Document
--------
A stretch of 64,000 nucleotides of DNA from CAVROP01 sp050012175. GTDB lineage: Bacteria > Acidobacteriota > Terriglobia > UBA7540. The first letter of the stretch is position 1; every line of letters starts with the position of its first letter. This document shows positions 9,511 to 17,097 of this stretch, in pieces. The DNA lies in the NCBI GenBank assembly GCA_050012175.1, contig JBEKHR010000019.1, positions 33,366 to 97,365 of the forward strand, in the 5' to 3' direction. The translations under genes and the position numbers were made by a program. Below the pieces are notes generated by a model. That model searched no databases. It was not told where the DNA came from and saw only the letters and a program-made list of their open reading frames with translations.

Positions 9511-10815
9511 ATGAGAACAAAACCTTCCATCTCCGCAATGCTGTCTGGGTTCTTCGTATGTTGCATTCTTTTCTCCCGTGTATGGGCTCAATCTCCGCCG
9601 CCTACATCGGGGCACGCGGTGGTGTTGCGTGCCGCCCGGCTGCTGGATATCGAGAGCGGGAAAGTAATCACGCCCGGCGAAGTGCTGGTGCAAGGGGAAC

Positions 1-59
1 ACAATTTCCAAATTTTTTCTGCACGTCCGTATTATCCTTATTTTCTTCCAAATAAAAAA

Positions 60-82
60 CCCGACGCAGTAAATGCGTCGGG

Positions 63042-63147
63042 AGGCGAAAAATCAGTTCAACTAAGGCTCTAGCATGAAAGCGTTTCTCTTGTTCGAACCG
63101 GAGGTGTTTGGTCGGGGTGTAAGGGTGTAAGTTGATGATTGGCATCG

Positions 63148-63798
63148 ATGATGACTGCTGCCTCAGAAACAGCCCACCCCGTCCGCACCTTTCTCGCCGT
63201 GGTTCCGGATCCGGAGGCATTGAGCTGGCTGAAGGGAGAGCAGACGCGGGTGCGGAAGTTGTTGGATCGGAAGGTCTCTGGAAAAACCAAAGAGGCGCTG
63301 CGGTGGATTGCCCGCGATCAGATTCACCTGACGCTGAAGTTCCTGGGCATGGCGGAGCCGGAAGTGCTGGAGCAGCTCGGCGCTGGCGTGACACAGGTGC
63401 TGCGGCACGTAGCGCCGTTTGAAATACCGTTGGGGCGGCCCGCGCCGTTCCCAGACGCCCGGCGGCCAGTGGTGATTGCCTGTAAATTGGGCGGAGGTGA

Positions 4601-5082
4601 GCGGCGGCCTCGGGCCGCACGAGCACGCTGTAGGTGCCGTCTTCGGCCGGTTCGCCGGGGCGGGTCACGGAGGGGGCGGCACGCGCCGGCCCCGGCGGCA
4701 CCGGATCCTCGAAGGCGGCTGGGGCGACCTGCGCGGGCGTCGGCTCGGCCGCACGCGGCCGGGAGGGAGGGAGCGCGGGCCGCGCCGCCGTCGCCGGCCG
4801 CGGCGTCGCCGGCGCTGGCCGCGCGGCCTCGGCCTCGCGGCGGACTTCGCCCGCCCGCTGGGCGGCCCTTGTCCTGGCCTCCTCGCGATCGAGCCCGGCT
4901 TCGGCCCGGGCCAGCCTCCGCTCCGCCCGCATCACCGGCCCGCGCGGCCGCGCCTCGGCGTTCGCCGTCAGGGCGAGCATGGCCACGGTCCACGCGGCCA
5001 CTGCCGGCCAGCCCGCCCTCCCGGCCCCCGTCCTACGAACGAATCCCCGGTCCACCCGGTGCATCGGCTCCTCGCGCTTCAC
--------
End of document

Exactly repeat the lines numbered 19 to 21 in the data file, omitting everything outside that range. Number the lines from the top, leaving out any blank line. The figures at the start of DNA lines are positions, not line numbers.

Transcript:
4701 CCGGATCCTCGAAGGCGGCTGGGGCGACCTGCGCGGGCGTCGGCTCGGCCGCACGCGGCCGGGAGGGAGGGAGCGCGGGCCGCGCCGCCGTCGCCGGCCG
4801 CGGCGTCGCCGGCGCTGGCCGCGCGGCCTCGGCCTCGCGGCGGACTTCGCCCGCCCGCTGGGCGGCCCTTGTCCTGGCCTCCTCGCGATCGAGCCCGGCT
4901 TCGGCCCGGGCCAGCCTCCGCTCCGCCCGCATCACCGGCCCGCGCGGCCGCGCCTCGGCGTTCGCCGTCAGGGCGAGCATGGCCACGGTCCACGCGGCCA